For an application provider system I need to deploy a large number of instances of the exact same application. The wiki has suggestions for installing multiple jboss servers on a single box, but I would expect that what I need is to install multiple instances of my application into a single jboss server instance on a single box. This raises a couple of questions:
1. Can JNDI clashes occur?
From what I have read JBoss uses a single JNDI tree per server. My problem is I have a large number of Swing clients that connect to each their own application instance. They communicate with the server side through session beans which they look up using JNDI, but I expect this will not work once I have multiple applications, since each application will attempt to register its own instances of the session beans on the same JNDI address.
So what I would like to know is this: Am I forced to deploy each application's session beans with different JNDI names and write special client code which looks for the application specific JNDI names? Could anyone comment on whether that way is a good way? Are there any alternatives?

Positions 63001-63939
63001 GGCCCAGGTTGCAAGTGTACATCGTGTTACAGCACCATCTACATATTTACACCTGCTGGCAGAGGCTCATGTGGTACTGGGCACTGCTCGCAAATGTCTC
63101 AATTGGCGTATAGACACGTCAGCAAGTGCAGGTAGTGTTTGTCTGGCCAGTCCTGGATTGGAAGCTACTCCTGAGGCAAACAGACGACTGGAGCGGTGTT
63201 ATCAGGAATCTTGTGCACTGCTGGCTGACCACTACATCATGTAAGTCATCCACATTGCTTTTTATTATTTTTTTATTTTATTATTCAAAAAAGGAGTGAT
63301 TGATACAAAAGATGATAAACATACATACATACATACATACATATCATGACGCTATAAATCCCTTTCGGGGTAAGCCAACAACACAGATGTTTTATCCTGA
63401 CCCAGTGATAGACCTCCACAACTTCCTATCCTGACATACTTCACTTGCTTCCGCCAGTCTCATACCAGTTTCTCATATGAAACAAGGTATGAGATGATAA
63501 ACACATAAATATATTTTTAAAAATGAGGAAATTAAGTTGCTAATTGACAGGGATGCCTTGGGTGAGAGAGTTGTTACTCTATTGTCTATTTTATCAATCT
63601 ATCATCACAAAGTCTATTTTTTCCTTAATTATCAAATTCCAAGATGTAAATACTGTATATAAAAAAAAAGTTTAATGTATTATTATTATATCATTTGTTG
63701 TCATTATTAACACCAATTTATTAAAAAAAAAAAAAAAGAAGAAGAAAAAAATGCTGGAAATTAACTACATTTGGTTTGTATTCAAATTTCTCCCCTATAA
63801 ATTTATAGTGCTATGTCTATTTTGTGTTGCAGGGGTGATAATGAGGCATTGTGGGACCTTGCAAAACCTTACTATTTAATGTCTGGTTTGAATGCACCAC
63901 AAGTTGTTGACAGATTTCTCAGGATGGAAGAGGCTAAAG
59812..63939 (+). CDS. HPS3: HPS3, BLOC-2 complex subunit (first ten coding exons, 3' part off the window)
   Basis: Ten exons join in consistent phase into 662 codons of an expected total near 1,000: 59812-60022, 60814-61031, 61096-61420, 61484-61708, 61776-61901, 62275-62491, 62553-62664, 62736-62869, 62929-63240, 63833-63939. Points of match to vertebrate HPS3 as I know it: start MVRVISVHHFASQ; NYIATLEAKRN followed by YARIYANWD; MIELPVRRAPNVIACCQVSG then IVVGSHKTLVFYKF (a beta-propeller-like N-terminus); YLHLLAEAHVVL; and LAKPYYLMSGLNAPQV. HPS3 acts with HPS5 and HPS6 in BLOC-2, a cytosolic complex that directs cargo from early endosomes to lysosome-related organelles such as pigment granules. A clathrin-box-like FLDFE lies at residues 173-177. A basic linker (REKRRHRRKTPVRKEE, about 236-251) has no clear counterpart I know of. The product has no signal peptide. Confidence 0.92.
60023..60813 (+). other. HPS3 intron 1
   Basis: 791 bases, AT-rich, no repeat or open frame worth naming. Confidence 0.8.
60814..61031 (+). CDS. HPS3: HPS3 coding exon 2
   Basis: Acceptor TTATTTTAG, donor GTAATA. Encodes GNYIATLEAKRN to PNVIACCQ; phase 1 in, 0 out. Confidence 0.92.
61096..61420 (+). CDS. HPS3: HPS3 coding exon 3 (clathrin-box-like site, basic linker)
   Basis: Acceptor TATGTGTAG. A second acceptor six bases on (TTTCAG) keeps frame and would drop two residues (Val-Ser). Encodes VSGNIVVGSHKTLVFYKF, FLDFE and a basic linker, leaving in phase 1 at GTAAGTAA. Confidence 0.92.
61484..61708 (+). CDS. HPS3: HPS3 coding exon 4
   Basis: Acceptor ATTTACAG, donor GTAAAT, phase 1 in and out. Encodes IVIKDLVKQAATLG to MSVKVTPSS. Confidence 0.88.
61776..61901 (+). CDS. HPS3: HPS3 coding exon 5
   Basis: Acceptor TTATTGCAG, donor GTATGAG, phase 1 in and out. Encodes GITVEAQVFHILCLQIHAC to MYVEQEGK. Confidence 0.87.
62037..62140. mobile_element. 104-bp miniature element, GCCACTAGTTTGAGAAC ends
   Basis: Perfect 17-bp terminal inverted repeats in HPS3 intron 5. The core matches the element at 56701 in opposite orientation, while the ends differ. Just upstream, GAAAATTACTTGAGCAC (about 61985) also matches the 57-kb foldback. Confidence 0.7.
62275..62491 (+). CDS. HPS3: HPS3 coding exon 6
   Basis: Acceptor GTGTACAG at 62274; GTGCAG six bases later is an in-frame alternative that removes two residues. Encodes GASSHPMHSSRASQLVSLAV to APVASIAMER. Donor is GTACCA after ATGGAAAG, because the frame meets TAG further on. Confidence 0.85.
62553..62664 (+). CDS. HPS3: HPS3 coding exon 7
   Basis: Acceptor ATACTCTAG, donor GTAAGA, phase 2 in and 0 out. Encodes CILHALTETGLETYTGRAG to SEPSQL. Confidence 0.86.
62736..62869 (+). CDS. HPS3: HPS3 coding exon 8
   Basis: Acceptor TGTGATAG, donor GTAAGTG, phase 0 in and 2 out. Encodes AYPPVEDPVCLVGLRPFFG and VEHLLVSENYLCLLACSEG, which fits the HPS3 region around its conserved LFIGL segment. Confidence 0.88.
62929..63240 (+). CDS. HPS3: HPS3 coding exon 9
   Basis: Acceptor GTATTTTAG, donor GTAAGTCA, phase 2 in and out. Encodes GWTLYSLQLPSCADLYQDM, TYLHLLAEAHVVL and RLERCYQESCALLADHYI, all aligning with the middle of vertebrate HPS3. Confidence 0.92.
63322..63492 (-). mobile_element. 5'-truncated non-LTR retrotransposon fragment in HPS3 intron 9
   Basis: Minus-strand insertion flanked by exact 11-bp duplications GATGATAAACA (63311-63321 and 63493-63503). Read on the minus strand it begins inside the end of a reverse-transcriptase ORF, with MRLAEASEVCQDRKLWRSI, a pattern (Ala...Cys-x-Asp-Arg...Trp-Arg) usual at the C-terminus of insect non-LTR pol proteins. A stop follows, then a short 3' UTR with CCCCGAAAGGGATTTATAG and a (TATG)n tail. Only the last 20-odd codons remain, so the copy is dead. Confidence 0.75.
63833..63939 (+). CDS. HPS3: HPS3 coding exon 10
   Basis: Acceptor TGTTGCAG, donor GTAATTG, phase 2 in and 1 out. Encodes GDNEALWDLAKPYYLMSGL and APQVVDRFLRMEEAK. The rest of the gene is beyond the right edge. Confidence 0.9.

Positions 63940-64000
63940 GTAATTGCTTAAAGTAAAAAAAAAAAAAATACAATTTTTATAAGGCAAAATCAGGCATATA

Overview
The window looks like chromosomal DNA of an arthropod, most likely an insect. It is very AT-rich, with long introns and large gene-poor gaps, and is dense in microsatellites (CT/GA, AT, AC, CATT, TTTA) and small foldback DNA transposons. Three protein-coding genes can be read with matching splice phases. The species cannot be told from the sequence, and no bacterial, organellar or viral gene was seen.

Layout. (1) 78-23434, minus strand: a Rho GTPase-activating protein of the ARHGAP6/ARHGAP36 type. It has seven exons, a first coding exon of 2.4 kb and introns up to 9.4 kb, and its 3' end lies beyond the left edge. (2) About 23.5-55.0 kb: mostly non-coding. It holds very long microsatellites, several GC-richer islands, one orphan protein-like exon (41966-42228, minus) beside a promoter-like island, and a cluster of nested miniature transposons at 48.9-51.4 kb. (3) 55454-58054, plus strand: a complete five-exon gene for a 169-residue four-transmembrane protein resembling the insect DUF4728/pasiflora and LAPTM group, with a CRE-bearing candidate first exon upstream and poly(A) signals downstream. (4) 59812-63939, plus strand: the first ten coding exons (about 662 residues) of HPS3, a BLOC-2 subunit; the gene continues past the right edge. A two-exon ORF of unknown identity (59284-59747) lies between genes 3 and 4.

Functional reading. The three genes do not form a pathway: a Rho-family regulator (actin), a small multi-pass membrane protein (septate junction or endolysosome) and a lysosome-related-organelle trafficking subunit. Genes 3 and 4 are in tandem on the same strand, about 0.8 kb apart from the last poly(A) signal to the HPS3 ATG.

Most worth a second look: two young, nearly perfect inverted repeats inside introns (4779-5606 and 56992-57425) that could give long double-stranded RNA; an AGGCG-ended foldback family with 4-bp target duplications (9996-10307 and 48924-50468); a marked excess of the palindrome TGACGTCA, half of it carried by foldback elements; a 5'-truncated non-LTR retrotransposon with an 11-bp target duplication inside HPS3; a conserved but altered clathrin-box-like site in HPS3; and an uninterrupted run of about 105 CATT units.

2. Can I expect a performance gain?
The reason I want to deploy all the application instances into the same JBoss instance is I expect it to perform better. If I gave each application its own JBoss instance I would expect this would consume much more RAM and take a lot more CPU time as well. On the other hand I am using class loader isolation so each application has its own class loader - this means that each application will have its own set of classes, so no RAM saving there. Has anyone got any experience with single JBoss vs. multiple JBoss performance and RAM consumption?
3. Is multiple JBoss server instances a viable alternative?
If we are to run 10, 25 or 50 applications per box is it *at all* a reasonable alternative to run a JBoss server instance per application instance? Has anyone ever installed 25 JBoss instances on the same box?
If anyone has any thoughts, views, experiences or hints I would be very happy to hear from you.